3. You’re too stressed

nervous stressed young woman

Stress can wreak havoc on your heart health. | iStock.com/SIphotography

As we know, stress plays a major role in raising blood pressure. Whether it be a grueling day at work or ongoing troubles at home, stress requires attention on your part. Much like being in a rush on your way to the doctor’s office, a spike in stress can wreak havoc on your body and mind, which is why it’s crucial to learn proper stress management skills that are right for you.

What to do about it

woman meditating on the beach

Meditation can help keep your blood pressure where it needs to be. | iStock.com/kieferpix

When it comes to diffusing a stressful situation, everyone’s needs are different. According to Harvard Health Publications, there are some methods worth testing out. For instance, learn how to best nurture yourself, such as treating yourself to a massage, taking a nap, or listening to calming music. You can also hone your time management skills, learn relaxation techniques, or work on strengthening your social network.

4. You take certain medications

medicinal tablets with blue container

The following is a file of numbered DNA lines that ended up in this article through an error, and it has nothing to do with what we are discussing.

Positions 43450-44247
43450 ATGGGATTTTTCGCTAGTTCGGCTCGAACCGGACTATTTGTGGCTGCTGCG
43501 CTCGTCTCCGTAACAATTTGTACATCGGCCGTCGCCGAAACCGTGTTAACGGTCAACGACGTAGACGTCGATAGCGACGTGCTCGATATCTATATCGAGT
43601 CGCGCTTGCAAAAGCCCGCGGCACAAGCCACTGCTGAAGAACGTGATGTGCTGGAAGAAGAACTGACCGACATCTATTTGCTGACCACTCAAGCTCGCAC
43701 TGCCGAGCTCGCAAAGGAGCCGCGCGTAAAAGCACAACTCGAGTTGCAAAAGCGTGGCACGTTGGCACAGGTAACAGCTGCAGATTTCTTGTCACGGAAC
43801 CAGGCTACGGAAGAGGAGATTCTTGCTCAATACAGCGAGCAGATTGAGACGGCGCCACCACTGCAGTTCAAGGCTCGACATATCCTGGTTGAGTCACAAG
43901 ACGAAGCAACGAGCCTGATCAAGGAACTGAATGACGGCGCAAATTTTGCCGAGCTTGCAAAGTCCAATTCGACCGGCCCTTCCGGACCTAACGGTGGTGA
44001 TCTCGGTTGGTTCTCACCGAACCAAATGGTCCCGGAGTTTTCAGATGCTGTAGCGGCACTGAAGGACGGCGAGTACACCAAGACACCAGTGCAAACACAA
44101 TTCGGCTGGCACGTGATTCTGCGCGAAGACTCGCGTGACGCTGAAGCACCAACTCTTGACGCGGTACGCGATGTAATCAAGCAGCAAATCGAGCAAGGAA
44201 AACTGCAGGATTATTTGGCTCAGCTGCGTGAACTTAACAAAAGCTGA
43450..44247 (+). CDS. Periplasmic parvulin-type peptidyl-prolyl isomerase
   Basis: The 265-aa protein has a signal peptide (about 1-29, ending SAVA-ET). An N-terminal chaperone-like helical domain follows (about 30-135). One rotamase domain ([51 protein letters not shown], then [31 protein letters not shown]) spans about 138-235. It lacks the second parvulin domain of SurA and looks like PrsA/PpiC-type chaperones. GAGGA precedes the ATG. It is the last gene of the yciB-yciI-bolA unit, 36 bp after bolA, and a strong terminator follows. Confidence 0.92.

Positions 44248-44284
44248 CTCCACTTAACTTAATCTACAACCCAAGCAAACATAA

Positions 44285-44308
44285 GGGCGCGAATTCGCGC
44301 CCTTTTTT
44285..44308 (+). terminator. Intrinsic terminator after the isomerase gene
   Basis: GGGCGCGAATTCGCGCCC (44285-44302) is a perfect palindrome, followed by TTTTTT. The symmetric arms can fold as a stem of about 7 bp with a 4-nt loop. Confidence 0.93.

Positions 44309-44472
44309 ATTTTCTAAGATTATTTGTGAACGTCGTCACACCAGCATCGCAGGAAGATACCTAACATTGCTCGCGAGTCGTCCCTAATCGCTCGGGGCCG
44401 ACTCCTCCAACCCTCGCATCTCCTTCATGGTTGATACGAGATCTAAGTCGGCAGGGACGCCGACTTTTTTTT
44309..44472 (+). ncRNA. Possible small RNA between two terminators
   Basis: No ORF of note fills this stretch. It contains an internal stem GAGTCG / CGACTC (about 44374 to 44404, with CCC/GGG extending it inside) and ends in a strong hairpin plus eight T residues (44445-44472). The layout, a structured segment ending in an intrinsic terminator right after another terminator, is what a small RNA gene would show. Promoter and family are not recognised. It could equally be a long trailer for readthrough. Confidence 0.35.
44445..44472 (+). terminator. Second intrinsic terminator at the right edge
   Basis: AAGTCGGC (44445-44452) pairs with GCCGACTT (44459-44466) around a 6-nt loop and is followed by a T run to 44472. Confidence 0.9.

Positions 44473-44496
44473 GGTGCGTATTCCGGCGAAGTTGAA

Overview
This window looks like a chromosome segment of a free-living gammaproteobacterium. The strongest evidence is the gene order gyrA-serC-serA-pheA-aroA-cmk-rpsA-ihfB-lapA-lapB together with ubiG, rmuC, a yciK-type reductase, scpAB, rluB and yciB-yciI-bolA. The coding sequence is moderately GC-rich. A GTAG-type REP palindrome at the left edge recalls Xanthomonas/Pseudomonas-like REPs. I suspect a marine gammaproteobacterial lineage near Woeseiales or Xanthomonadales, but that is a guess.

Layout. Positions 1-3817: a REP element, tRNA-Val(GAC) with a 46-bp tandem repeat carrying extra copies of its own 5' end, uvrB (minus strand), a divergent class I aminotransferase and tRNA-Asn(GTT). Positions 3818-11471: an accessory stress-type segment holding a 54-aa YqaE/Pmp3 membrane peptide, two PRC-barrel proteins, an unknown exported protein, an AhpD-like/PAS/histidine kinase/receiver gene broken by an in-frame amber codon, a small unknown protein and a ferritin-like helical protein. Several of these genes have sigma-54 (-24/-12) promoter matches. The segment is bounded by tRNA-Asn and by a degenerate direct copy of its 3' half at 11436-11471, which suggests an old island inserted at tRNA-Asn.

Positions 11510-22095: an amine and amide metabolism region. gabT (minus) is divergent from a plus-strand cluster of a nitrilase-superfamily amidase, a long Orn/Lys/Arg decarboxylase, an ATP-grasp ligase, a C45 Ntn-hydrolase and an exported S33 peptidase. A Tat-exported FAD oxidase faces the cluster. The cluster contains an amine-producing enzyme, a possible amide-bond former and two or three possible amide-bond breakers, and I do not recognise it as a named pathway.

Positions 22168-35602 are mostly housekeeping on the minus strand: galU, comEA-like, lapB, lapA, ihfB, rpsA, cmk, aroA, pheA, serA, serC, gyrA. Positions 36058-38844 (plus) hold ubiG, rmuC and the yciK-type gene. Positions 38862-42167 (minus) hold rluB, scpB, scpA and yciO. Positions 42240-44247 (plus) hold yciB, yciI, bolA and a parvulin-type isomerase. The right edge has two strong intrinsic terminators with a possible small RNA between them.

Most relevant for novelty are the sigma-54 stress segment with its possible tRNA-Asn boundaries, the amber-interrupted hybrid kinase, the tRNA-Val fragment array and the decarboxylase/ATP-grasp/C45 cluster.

Every medication comes with side effects, one of which may be increased blood pressure. | iStock.com/LuCaAr

Certain medications — short or long term, prescription or over-the-counter — can impact a person’s blood pressure. For instance, NSAIDS, such as Aleve, Advil, and Motrin, may raise a person’s blood pressure, Mayo Clinic says. And prescription drugs, such as antidepressants and hormonal birth control can also cause a spike.

What to do about it

female doctor writing notes while talking to a patient

Having a serious conversation with your doctor is key. | iStock.com

Before beginning any new medication or treatment plan, it’s imperative to discuss all potential risk factors and side effects with your doctor. Depending on the current state of your overall health, he or she may suggest lifestyle changes, or even an additional medication to counteract the negative side effects of that medication. In turn, this will help in managing your high blood pressure.

5. You drink lots of caffeine

Cups of expresso surrounded by coffee beans

How much coffee do you drink in one day? | iStock.com/loooby

Slamming energy drinks or caffeine-loaded coffee throughout the day will give you more than just the jitters. According to Mayo Clinic, “Caffeine can cause a short, but dramatic increase in your blood pressure, even if you don’t have high blood pressure.” While the exact cause is unknown, the experts say the sudden spike in blood pressure may be because a hormone that helps keep the arteries widened gets blocked. Additionally, other researchers believe it has to do with how caffeine impacts your adrenal glands.

What to do about it

young woman drinking water

Trading coffee and energy drinks for water is definitely the way to go. | iStock.com/fizkes